How To Water Your Herbs (The Right Way)

While herbs appreciate water during especially hot or dry weather, be careful not to overdo it. Overwatering herbs that come from drier places in the world (herbs like rosemary and thyme), can lead to root rot diseases. Also, too much water may cause too much growth while diluting the flavor.

Here is a guide for caring for your herbs. Soak the soil thoroughly, but let the soil dry out in between soakings. Use soil that is a combination of 50 percent potting soil and 50 percent compost works well for plant's growth. Add organic matter such as coffee grounds and tea leaves to enrich the soil.

Once the seedlings are big enough, transplant them to bigger pots that are 8 to 10 inches deep. After transplanting the seedlings to bigger containers, water the plants well and keep them in a shaded spot with bright, indirect light for two to three days. Once the seedlings have adjusted in the new soil mix, shift them to full sun. Maintain a regular watering schedule in this stage to keep the plants healthy and avoid overwatering to prevent root rot.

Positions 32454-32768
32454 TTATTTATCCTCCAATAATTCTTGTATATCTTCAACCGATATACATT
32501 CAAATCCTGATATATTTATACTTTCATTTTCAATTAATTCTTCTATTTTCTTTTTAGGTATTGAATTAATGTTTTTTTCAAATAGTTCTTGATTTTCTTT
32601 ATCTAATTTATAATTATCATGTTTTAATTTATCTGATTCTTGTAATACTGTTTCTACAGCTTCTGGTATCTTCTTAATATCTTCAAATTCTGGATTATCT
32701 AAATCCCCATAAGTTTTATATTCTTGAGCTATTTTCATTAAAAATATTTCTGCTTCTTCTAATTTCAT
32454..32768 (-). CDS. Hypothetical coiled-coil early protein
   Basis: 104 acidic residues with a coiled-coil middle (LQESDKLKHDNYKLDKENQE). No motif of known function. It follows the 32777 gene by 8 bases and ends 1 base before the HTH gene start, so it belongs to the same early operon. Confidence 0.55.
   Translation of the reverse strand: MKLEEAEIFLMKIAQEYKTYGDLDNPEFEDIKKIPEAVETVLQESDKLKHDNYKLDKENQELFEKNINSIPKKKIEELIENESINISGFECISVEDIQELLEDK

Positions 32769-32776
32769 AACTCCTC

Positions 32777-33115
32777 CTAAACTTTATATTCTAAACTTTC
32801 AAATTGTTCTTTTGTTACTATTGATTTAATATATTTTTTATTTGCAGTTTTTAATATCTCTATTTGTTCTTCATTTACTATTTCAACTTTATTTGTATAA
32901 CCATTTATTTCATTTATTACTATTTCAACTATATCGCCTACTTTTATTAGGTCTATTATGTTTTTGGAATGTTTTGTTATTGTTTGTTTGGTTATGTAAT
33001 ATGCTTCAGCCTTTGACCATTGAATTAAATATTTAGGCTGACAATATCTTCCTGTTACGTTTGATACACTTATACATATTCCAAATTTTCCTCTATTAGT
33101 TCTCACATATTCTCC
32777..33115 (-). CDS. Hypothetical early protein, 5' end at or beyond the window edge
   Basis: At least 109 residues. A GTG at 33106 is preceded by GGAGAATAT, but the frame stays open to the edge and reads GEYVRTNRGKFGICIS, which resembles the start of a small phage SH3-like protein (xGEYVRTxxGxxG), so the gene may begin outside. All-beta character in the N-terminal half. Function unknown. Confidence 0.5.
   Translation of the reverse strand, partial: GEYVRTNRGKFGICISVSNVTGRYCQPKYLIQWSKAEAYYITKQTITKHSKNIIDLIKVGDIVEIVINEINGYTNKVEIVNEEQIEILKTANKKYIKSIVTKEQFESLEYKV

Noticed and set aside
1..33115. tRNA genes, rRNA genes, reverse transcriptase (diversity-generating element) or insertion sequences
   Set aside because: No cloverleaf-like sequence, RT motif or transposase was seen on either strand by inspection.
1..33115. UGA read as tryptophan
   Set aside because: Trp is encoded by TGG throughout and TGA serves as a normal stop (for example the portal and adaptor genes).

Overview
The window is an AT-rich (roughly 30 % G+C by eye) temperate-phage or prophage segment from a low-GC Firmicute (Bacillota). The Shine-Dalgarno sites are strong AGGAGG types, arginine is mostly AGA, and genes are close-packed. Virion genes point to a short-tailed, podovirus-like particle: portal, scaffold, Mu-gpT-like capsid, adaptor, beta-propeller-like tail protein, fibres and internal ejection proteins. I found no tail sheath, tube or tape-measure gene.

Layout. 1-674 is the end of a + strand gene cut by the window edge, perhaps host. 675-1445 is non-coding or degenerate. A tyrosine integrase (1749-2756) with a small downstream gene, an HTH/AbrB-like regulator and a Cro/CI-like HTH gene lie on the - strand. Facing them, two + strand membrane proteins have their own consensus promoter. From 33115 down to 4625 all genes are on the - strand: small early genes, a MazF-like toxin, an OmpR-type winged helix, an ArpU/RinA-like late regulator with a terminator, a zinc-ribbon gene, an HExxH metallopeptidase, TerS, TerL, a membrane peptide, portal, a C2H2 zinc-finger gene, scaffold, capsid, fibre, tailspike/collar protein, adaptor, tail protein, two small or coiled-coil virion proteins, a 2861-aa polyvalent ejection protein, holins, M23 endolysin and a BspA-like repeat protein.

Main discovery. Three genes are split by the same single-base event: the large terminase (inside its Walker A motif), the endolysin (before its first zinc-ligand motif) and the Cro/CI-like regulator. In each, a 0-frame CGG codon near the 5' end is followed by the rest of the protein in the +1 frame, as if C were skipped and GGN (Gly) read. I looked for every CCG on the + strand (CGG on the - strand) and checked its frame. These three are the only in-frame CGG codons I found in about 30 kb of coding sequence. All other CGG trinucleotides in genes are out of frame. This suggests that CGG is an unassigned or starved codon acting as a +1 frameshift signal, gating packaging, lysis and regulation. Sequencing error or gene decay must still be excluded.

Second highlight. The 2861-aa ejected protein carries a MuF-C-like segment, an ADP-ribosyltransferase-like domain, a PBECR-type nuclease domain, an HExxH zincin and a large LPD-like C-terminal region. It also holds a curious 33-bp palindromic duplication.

Once the plants are 6 to 10 weeks old and there is good growth, pinch a few leaves to encourage lateral growth. The more you pinch, the bushier your plant will become. You may also clip and prune your plants to encourage more branching. Herbs need constant harvesting to grow well. Use the clipped leaves in your dishes. Prune one-third of your plant every time.

Further reading:

Your perfect garden awaits!

Launch your garden